Cecilia would later find out that her new catch had been forewarned about her barrenness which allegedly ended her first marriage.
The new man, Cecilia learned, had moved on because of that.
“He accused me of lying to him. Then one day, I came home from work and he had left with everything in the house and moved in with a new wife.”
Cecilia went into depression: feeling unable to prove to society that she could bear children.
Two lonely years followed – during which she decided to abstain from sex to avoid further disappointments.She also saved Sh200,000 to undergo the surgery.
“The surgery was done. I spent six months healing. And then afterwards, got into a relationship with only one aim: to get pregnant. I just wanted a sperm donor, nothing else. I didn’t want any relationship with the man,” Cecilia says.
Ten months after the surgery Cecilia tested positive for pregnancy.The now wary hopeful mother had bought a box of pregnancy test kits to keep testing every month.And one day, the results were positive!Cecilia kept the pregnancy a secret, lest it turned out to be a ‘false pregnancy.’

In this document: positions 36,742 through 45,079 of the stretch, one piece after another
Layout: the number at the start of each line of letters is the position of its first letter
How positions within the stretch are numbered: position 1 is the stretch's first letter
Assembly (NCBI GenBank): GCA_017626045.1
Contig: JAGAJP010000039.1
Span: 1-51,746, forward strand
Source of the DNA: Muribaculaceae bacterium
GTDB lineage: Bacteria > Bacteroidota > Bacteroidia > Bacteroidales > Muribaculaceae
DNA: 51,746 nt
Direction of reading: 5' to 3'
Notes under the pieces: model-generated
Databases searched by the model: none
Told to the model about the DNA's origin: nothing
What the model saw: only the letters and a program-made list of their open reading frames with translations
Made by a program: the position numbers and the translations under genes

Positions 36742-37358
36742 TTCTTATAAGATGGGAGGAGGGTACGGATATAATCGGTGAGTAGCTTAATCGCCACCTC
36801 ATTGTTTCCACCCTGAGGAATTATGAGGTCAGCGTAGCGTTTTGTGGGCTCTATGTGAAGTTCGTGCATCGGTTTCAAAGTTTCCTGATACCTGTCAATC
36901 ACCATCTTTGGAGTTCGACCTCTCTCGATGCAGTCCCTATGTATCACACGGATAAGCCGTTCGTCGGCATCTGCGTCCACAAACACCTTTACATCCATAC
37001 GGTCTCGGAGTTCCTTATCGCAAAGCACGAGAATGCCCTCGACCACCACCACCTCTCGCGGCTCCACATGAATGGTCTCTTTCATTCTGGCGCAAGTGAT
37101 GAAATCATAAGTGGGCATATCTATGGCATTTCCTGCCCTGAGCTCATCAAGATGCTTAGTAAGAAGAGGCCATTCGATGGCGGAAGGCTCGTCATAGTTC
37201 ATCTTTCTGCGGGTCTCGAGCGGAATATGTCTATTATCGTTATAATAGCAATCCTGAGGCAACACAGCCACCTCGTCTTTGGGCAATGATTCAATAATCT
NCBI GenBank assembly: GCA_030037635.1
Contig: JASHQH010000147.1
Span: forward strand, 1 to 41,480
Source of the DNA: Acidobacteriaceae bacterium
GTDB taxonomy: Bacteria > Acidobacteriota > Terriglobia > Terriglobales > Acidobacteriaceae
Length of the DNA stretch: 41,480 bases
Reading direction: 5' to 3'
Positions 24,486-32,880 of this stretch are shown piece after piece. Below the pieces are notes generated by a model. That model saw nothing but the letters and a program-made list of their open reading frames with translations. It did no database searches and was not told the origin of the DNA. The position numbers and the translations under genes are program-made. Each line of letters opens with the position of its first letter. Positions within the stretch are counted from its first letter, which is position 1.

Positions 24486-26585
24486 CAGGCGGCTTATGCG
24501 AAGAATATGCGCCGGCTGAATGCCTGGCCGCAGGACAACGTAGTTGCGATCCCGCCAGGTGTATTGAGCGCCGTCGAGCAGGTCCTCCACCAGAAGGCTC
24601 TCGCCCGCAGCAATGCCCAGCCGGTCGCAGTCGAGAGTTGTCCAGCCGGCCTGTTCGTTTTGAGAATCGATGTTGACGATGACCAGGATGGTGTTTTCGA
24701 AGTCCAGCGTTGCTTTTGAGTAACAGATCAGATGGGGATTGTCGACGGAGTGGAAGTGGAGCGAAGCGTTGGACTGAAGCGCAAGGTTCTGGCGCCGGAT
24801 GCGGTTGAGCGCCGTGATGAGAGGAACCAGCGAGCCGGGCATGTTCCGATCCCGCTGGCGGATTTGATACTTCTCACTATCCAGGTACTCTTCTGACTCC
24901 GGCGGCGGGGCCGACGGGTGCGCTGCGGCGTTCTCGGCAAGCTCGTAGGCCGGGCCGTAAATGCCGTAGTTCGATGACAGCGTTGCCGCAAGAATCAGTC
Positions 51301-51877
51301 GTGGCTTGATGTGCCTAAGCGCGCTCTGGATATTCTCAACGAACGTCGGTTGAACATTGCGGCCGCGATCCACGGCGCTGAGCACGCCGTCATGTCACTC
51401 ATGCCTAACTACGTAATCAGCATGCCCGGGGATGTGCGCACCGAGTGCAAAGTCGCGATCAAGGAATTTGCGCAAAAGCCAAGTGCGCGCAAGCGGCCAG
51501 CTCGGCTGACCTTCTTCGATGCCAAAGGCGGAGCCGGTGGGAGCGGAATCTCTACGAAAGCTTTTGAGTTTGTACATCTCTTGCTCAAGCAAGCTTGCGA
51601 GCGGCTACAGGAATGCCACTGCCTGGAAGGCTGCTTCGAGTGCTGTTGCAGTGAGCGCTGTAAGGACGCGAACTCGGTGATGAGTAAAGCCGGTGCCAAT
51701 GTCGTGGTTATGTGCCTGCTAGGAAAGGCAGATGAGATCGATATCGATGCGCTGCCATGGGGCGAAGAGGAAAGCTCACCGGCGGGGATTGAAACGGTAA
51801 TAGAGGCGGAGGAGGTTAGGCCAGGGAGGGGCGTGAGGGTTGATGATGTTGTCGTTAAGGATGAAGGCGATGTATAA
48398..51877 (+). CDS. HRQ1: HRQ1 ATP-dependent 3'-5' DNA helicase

It is when she was seven months pregnant, and couldn’t hide her distended belly, that she called her boyfriend and broke the news to him.
However, her intention was just to inform him and not get him attached.
But he did. The man proposed to Cecilia and the couple got married after the baby was born.
“I cried when I held my baby!”
Cecilia’s first child, a boy, was born in 2011. Cecilia got two more children: another boy in 2012 and a girl in 2016.
In 2014, Cecilia founded Fertility Kenya, a non-governmental organisation with the objective of helping childless couples to conceive.
“I know what being childless is like. I started Fertility Kenya to help people like me. I told myself, if I could help people going through what I went through that my experience wouldn’t be in vain,” Cecilia says.
While Cecilia is celebrating her bundles of joy, John Munyua and Philomena Wairimu, 47 and 46, from Banana in Kiambu, are still waiting.
Three years after getting married, but with no baby in sight, Wairimu’s mother and father-in-law began complaining about her barrenness.
“They wanted my husband to kick me out and get another wife. Even my sisters-in-law would visit my place of work and abuse me to the point that I lost the job. The pressure was too much,” Wairimu says.